Next he had to deal with the Rashard Lewis situation. Lewis signed a ridiculous six-year, $110 million offer sheet with the Orlando Magic. Seattle had no intention of matching the offer, but rather than have Lewis walk away for nothing, he agreed to a sign-and-trade in which the Sonics received a conditional second round pick and an $8 million trade exception.
He also hired P.J. Carlesimo that summer to take over as head coach for the franchise. That was a move that didn't work out, but I'll get back to that later.
With the youth movement in full swing, Presti started to stockpile draft picks. Armed with the trade exception he gained in the Lewis trade, Presti took advantage of a Phoenix Suns organization desperately trying to cut salary. He sent them the trade exception and a conditional second round pick and in return the Suns shipped Kurt Thomas and first round picks in 2008 and 2010 to Seattle.
Sidenote: The idea that Phoenix's style can't win a championship is foolish. This is a team who's fans have watched as Robert Sarver traded away multiple first round picks for cash. Let's not forget about the Joe Johnson saga either. In spite of all that they came a Robert Horry hip check away from a championship ring in 2007.
Heading into the season Presti continued to look for ways to acquire more draft picks and maintain financial flexibility under the cap.
He was active in this regard at the trade deadline that year. He shipped Kurt Thomas to the Spurs and in exchange received expiring contracts in the form of Brent Barry and Francisco Elson along with San Antonio's 2009 first round pick. Then a minute before the deadline expired, Presti sent Szczerbiak and West to Cleveland in exchange for the expiring contracts of Donyell Marshall, Ira Newble and Adrian Griffin.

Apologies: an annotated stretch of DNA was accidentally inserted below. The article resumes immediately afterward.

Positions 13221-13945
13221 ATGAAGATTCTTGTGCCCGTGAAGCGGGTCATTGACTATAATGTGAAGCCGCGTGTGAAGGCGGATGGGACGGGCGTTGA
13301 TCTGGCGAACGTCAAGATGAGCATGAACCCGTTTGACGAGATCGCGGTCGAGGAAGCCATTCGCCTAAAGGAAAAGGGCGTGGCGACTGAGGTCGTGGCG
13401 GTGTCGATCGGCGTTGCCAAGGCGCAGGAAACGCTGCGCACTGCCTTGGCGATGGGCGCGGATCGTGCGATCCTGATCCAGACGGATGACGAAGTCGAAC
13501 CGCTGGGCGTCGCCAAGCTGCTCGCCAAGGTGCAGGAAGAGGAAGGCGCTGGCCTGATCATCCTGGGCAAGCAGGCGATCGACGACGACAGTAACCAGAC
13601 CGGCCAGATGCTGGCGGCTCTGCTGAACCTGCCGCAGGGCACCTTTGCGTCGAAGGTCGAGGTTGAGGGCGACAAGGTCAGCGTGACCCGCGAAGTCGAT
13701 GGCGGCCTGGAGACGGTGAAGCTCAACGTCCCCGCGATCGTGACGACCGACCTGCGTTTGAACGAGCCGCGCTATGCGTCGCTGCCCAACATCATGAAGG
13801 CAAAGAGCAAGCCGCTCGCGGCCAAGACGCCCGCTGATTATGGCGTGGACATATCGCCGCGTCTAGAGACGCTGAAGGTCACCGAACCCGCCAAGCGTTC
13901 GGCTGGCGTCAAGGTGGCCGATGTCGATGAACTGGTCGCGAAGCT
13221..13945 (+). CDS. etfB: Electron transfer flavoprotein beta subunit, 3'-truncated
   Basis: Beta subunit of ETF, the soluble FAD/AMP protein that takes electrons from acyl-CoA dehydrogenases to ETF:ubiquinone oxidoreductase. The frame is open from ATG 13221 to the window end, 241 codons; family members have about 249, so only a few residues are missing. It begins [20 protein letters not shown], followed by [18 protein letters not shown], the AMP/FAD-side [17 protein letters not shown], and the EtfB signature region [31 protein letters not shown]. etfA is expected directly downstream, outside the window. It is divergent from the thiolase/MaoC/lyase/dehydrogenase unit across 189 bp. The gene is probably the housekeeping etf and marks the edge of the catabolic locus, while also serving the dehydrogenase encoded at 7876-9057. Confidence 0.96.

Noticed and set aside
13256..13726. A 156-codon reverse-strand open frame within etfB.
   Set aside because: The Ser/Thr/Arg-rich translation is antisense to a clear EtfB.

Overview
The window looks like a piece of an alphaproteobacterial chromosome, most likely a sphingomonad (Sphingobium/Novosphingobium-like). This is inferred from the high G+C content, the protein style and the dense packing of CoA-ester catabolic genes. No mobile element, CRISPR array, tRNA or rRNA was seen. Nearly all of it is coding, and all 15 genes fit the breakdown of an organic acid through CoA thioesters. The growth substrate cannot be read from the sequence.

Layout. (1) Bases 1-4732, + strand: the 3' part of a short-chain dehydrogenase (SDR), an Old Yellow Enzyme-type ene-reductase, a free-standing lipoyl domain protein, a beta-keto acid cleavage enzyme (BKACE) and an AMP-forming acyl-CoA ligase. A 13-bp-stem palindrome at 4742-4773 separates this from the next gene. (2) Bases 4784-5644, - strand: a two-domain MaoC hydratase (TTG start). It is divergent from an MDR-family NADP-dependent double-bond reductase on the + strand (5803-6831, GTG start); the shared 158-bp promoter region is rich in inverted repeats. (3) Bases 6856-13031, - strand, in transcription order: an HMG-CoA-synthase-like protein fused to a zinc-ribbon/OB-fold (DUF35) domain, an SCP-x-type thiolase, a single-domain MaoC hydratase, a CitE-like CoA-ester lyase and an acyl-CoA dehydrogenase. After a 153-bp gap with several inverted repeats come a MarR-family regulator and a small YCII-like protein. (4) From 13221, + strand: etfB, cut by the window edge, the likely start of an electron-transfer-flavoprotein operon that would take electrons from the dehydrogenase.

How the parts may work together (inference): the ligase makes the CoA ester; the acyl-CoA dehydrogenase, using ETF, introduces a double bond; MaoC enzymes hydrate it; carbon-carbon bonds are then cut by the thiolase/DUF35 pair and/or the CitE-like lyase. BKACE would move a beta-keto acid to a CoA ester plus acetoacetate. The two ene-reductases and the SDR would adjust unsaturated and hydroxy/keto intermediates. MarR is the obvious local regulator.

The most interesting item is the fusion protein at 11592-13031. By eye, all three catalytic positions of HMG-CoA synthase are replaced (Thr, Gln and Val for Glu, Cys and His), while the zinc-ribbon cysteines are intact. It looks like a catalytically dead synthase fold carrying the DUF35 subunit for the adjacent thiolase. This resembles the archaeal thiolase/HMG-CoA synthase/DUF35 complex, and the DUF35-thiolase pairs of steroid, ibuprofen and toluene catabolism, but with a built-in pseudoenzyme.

At the conclusion of Durant and Green's rookie season both had been named to the All-Rookie team and Durant won the Rookie of the Year award.
With the No. 4 pick in the 2008 NBA Draft they selected UCLA guard Russell Westbrook. Serge Ibaka from the Congo was selected with No. 20 overall pick acquired from Phoenix. Westbrook was named to the All-Rookie team and has developed into one of the best young point guards in the NBA while Ibaka just finished his first season in the NBA and was a defensive force inside with 2.6 blocks per game.
It is critical for a GM to recognize your mistakes and fixing them immediately rather than hoping they pan out. Presti corrected the one mistake he made during his first two seasons on the job.
When the Thunder got off to a 1-12 start to begin the 2008 season he fired P.J. Carlesimo and replaced him with Scott Brooks. Brooks just won Coach of the Year leading the Thunder to a 27-game improvement and the franchise's first playoff birth. He has also been critical in the continued development of Durant, Green and Westbrook.
During the 2008-09 season Presti signed center Nenad Krstic to a three-year deal. He also dealt for Chucky Atkins, cash and a 2009 first round pick from Denver for Johan Petro and a 2009 second round pick. Nearing the trade deadline, he then swapped Denver's first round pick for Chicago's Thabo Sefolosha.